Re: [DNSOP] [Ext] I-D Action: draft-ietf-dnsop-svcb-https-05.txt

Brian Dickson <> Tue, 11 May 2021 21:31 UTC

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From: Brian Dickson <>
Date: Tue, 11 May 2021 14:30:37 -0700
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To: Ben Schwartz <>
Cc: Joe Abley <>, dnsop <>, "libor.peltan" <>
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Subject: Re: [DNSOP] [Ext] I-D Action: draft-ietf-dnsop-svcb-https-05.txt
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On Tue, May 11, 2021 at 11:12 AM Ben Schwartz <bemasc=> wrote:

> On Tue, May 11, 2021 at 10:32 AM Joe Abley <> wrote:
>> On 11 May 2021, at 12:32, Ben Schwartz <> wrote:
>> > On Tue, May 11, 2021 at 9:20 AM Joe Abley <> wrote:
>> >> On 11 May 2021, at 12:08, Ben Schwartz <bemasc=
>>> wrote:
>> >> ..
>> >>> * It saves at least 11 bytes of overhead per parameter by avoiding
>> repetition of
>> >>>   the name, type, class, TTL, and inter-pair binding ID.
>> >
>> > ... but it inflates response volume in the case where a separate
>> SvcParams RRSet is able to be cached significantly longer than the SVCB
>> RRSet.
>> >
>> > It sounds like you're proposing a design in which the information in
>> one SVCB record is not just spread across multiple records in an RRSet, but
>> actually across multiple RRSets.
>> Yes, that's what I tried to sketch out before. The SvcParams in an SVCB
>> RR becomes a pointer to a second RRSet with a different RRType. So the
>> SvcParams information is spread across multiple records in a a different
>> RRSet from the SVCB RRRSet. If it's still not clear what I mean, I can try
>> again.
>> Note that I'm not proposing a change to the spec, just illustrating that
>> different design choices were possible that avoid the need for delimiters
>> or escaping.
> This design choice, like many aspects of SVCB, was constrained by latency
> and efficiency considerations.

I have a question (or maybe several) about the latency issue(s)... see
below for context and the question(s).

>> What are the concrete syntactical structure and the abstract conceptual
>> structures? If those are terms of art I apologise; I'm not familiar with
>> them.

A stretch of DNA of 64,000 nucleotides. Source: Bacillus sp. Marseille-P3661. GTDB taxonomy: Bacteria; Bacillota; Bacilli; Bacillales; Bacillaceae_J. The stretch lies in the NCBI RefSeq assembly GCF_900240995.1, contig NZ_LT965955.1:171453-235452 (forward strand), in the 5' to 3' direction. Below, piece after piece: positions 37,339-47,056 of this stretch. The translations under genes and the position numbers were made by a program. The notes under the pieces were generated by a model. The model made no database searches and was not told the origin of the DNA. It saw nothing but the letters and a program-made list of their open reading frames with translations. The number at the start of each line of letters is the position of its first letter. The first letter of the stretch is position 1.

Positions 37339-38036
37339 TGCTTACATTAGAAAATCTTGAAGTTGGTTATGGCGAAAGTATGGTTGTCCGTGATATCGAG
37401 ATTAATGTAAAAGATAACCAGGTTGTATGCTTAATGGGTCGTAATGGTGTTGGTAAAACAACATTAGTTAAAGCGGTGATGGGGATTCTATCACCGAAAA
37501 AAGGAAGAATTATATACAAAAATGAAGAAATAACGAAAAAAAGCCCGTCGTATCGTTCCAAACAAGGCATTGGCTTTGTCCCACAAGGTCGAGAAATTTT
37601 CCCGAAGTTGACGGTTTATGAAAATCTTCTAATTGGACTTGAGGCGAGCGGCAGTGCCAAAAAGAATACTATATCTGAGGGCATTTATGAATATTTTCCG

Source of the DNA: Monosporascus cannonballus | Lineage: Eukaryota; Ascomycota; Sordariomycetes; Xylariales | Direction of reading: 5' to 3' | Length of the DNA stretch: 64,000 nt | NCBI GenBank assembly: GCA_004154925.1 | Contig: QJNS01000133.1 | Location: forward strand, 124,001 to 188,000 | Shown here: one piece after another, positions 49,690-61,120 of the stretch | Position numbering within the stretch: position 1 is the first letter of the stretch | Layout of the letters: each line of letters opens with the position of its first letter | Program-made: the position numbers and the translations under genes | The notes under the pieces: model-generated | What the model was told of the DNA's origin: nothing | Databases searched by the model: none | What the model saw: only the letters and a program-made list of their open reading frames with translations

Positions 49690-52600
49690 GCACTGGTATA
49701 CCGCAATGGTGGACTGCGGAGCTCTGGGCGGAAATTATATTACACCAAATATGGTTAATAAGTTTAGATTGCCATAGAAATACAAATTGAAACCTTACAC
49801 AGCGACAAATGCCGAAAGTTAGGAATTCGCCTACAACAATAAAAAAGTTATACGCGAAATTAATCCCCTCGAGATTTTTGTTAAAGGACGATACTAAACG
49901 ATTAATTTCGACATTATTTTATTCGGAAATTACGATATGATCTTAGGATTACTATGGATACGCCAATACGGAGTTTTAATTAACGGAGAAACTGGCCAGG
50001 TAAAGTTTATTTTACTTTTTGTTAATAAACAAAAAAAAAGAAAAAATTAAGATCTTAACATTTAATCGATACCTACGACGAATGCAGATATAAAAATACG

> The concrete wire-format syntax is an octet sequence containing a
> TargetName and some SvcParam key-value pairs.
> The abstract structure is a "binding" comprising a TargetName and a
> key-value map that is associated with that TargetName.

Also related to the latency question(s) is (are) the questions about
TargetName and associated values.... see below...

> What are you comparing the client implementation to in your final comment?
>> What other design option was found to be more complex to implement on the
>> client side?
> I was comparing it to designs where the TargetName and params are
> separated into different RRs, or mixed into an RRSet with other bindings.
> In such designs, the client must perform additional work to fetch,
> associate, or reconstruct these different components that are encoded or
> delivered separately but are only usable as a unit.

Here's where the related questions begin (and also include the client
activities for fetching data, but also relate to publication of data being

I think there are design details (or maybe architecture is a better term)
on the components of the binding, and the origin of those components, that
is worth exploring in greater detail.

I'll start with what I think are the relevant entities/parties, and how
those relate to the HTTPS parts, and the DNS parts that support those (and
for which the SVCB and HTTPS records are intending to improve).

I believe the highest-level entities would be:

   - One (or more) Web hosting and/or CDN providers, which include some DNS
   components specific to the domain (the domain which is the owner name of
   the HTTPS record)